Things NOT to do in an interview
You've got a pile of CVs on your desk, but how do you find the best candidate for the role? Find out what NOT to do at interview and find that perfect hire.
Don’t wait until you are in the interview to review the candidate’s CV
There can be nothing more frustrating for a candidate in an interview than to pick up on the fact you don’t really know who they are and why they are there.
Don’t forget to sell the job!
Yes, the candidate is there to impress you but it’s a two way process. You may feel that any candidate should be honoured to get an opportunity to work at your firm but the truth is you aren’t the only employer out there and some of the others are doing a very good job of explaining why a candidate should feel excited to work in their business. If you don’t sell it, there’s a good chance they won’t buy it.
Don’t be too scripted
Of course you have to ask questions and you need to assess the answers, but if you aren’t going to have a back and forth, if you are simply going to ask questions, write down their answers and move onto the next question, then why did you drag the candidate across the city when they could have answered these questions online or on a pre recorded video interview. Not only is this a waste of everyone’s time but you are losing out on the opportunity to get a better understanding of the candidates you are meeting and for them to get a better understanding of you.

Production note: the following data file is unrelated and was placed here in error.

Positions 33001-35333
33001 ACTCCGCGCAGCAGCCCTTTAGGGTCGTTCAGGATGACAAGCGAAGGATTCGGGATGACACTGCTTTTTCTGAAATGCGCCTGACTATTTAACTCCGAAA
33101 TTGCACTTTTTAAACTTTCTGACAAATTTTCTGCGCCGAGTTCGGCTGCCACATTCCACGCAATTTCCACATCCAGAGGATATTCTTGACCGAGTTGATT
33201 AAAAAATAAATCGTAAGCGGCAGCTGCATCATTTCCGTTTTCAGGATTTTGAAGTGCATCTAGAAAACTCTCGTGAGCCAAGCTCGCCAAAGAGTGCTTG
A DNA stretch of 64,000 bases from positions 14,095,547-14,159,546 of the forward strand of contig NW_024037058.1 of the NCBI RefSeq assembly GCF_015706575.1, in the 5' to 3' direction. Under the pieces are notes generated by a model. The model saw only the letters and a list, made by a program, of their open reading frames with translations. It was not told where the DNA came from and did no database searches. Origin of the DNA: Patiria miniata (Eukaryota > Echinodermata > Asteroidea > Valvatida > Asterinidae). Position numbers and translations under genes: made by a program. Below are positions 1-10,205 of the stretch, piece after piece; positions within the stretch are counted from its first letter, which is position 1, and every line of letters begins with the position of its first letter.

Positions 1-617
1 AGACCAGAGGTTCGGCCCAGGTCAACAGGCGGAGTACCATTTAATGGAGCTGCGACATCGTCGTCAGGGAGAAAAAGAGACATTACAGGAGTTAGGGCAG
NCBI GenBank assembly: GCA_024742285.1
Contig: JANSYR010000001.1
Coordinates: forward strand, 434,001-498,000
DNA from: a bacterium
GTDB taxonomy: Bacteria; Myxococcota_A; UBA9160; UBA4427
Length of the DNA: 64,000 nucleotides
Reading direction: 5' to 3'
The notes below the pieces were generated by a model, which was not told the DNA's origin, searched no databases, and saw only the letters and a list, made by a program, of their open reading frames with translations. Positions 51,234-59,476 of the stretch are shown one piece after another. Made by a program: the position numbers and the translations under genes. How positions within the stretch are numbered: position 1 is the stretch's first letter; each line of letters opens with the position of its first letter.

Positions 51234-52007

For candidates interviewing for similar roles at multiple firms, they will make any decision between two offers based heavily on their impression of the people they met at interview. It’s not uncommon for a candidate to choose a lower offer if they got a better feeling for who they would be working with and why they would enjoy working with them.
Don’t expect candidates to know everything about the role in advance
Whilst the candidate should have done their research in advance a job spec and some research will never give them the full picture. Remember again, as stated above, it is a two way process, you are assessing the candidate of course, but don't forget they are assessing you and the opportunity as well.
Don’t expect a clear and final answer on salary at interview
Asking a candidate to accurately explain their exact salary expectations at the outset can cause more problems than it solves. Of course we want a ballpark idea of what someone is hoping for, to make sure we are all roughly on the same page, but to ask them to give a specific figure can easily leave a bad impression and creat fantastic potential for a disastrous and combative offer process.
The truth is candidates often don't know what salary they will actually accept until they have worked through how interested in a role they are. In the majority of cases, candidates are not going to have a clear picture of how interested they are in a role until they have come out of the interview, sat down, had a cup of tea and a biscuit and talked it over with friends and family. After all, taking a new job is a life changing decision.